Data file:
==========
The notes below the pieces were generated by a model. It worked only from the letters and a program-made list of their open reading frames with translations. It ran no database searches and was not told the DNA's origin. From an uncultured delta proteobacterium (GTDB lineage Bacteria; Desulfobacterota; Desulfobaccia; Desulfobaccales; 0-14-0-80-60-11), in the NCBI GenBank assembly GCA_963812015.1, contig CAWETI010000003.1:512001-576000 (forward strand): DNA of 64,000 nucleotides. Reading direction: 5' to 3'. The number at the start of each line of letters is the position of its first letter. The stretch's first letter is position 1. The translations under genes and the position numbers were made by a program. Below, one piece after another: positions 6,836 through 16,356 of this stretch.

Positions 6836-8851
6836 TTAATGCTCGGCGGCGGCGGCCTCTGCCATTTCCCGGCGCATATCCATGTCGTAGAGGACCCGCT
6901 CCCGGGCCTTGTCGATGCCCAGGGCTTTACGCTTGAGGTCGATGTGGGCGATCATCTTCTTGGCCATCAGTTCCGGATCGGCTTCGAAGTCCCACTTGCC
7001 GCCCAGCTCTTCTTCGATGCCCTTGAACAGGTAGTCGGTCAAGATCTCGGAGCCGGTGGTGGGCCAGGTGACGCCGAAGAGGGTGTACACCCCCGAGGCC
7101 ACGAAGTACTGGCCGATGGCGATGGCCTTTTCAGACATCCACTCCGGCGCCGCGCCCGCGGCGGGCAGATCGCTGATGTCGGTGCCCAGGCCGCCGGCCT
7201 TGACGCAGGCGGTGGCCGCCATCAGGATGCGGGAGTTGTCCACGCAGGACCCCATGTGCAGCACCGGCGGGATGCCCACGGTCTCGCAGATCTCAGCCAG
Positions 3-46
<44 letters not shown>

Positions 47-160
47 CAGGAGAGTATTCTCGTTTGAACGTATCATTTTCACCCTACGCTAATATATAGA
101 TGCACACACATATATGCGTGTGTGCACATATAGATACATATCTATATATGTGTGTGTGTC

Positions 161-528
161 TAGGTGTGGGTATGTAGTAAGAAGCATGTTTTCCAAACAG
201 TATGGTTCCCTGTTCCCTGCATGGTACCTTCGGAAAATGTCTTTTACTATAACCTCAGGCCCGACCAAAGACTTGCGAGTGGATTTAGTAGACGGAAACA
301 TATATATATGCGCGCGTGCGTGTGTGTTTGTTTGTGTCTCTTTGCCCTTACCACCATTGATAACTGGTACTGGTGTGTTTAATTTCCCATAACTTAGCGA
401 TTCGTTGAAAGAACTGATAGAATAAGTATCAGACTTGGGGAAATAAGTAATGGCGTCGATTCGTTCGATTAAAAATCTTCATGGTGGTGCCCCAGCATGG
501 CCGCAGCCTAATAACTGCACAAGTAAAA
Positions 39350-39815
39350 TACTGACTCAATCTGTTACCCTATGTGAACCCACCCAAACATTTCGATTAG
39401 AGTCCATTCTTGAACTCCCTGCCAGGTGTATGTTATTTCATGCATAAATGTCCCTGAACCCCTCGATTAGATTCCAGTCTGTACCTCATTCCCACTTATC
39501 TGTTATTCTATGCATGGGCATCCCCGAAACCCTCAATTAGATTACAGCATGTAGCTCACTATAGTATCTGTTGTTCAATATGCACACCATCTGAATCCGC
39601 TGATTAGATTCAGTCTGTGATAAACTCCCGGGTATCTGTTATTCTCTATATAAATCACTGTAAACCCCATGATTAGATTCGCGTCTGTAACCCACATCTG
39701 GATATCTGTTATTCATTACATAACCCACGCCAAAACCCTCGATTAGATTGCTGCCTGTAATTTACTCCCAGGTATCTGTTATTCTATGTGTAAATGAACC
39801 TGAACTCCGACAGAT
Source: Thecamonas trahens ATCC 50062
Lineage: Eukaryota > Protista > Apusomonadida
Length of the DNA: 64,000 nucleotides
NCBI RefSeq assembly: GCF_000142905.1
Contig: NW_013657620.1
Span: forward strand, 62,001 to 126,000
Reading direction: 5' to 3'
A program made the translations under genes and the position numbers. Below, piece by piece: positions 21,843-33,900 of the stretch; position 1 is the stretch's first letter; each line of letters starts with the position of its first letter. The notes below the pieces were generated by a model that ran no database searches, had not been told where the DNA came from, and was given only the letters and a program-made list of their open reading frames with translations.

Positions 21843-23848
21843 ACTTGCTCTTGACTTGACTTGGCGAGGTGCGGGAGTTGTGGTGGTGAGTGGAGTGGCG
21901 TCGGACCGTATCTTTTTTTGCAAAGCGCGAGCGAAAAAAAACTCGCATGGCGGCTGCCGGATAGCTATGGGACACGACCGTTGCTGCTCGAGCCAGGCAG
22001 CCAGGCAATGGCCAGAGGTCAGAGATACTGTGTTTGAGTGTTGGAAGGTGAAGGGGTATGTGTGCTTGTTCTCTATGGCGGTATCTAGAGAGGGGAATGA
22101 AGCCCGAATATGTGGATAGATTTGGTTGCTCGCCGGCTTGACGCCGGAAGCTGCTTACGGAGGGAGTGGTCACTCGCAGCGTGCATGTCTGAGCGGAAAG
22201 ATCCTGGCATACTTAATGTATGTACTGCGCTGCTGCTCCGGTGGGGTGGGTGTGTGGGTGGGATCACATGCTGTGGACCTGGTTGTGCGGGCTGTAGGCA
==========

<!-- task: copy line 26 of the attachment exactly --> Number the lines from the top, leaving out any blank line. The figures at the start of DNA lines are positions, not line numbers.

Source: Thecamonas trahens ATCC 50062